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Peripatetic Pastor

Biblical Reflections from Clay Libolt

Picture of Mt Baker

Dear readers, the blog has morphed into four streams. I’ve recently added a page with blog posts on the book of Genesis, called “Riffs on Genesis,” a title I would like to use some day for a book. In the Riffs series, I’ve begun looking at one of the most intriguing stories in the Bible, the story of Jacob. The Jacob story is literarily brilliant, theologically powerful, and funny. I hope you will read the posts. The next page contains Biblical Reflections not focussed on Genesis. The third page has various Thoughts and Reflections not based directly on a biblical text. The fourth and last page has the posts on Human Sexuality that began this iteration of my blog. I hope in all of that you will find something that fits your fancy. Thanks for reading. (Click on the menu above to access the blog pages.)

Clay

The latest posts:

READING PAUL: THE TWO APPROACHES OF DUNN AND WRIGHT

In the past two posts, I’ve been writing mostly about the (capital P) Problem with the human race: what’s gone wrong. The Bible has much to say about that, much that is ignored in popular theology, which tends to focus on a mistaken interpretation of the Genesis 3 narrative. The biblical idea of human evil […]

WE ARE IN THIS TOGETHER: GENESIS 9 AND THE IDEA OF TOTAL DEPRAVITY

Often when truths, even great truths, biblical truths, are formulated into doctrine they lose their connection to life. They become mere beliefs—statements to which believers profess adherence but which no longer motivate their daily life and decision making. These doctrinal beliefs may come to parody the truth they were meant to embody. Total depravity is […]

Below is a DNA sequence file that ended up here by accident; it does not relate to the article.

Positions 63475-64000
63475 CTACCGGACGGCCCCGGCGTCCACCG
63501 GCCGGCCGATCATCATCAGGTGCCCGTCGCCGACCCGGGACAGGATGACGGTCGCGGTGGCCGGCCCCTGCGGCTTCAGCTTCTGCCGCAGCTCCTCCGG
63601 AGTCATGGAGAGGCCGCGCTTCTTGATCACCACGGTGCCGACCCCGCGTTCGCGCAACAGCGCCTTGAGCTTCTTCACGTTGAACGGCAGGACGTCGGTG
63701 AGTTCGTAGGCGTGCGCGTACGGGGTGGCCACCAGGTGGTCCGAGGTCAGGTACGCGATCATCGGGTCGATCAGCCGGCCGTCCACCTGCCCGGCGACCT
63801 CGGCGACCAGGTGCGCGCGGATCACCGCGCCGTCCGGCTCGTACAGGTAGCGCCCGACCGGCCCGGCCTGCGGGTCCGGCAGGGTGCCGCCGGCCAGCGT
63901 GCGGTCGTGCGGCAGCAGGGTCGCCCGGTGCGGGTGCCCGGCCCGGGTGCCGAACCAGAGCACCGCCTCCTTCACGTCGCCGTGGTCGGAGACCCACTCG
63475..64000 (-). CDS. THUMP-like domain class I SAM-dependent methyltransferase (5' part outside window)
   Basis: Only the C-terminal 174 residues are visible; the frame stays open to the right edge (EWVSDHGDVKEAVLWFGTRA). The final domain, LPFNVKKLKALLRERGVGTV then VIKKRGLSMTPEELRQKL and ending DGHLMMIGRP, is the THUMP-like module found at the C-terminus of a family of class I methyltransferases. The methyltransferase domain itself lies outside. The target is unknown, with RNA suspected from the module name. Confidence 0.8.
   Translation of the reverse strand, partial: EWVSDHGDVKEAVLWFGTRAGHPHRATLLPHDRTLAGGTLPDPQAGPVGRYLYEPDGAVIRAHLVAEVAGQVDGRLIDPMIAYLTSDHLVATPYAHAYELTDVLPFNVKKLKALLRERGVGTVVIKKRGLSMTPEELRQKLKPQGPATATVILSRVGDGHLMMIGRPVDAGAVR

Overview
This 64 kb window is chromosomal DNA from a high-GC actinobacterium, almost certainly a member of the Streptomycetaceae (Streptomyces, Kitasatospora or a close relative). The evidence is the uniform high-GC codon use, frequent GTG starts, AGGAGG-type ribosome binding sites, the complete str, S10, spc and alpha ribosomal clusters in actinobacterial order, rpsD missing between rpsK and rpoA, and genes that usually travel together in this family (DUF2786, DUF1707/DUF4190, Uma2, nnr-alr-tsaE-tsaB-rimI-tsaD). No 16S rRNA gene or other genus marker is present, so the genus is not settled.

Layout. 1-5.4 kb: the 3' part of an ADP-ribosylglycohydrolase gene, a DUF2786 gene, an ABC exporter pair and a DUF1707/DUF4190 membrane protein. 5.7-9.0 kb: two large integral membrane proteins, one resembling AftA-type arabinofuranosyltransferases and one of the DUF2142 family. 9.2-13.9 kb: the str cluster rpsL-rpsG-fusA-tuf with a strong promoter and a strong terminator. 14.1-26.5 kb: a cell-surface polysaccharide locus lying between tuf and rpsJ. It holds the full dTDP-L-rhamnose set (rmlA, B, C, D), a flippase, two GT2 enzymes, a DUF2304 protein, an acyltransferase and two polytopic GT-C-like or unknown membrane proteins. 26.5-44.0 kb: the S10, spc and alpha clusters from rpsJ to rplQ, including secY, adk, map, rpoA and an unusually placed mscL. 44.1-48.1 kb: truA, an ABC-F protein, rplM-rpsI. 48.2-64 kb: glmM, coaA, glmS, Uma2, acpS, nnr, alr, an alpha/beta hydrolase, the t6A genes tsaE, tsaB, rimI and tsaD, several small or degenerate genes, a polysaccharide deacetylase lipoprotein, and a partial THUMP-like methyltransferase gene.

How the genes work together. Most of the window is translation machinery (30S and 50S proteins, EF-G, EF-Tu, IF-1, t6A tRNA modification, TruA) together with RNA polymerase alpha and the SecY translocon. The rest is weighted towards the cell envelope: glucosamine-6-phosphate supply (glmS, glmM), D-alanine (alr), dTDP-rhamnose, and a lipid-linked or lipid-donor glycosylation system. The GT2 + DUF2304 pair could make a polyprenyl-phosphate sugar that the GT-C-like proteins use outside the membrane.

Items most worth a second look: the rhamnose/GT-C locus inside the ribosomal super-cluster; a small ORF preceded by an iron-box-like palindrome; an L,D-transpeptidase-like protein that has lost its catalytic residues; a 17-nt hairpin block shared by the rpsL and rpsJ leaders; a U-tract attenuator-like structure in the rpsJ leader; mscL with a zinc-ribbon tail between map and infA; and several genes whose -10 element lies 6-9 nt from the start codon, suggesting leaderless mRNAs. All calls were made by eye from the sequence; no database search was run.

Introduction

I am a retired pastor living in the Pacific Northwest (and sometimes in Arizona). Actually, I’m intermittently retired. Since my retirement, I’ve served as interim pastor four times in three churches (one twice) and once as a high school principal. I have launched this website and the accompanying blog because I love the Bible and because I believe what’s best about the Bible is often lost in the theological welter of our age. I bring to this task and to this love not only seminary training (Calvin Theological Seminary) but a Ph.D. in Ancient Middle Eastern Studies from the University of Michigan. You may at first find my approach to the Bible different from the approach you were taught–more literary, more embedded in ancient culture–but press on. There is much to be gained and little to be lost by reading the Bible in this way.

4 responses to “HOME”

  1. Thank you for sharing your reflection on Genesis 3. It helps me understand elements of the story that have always puzzled me in typical explanations from my tradition.

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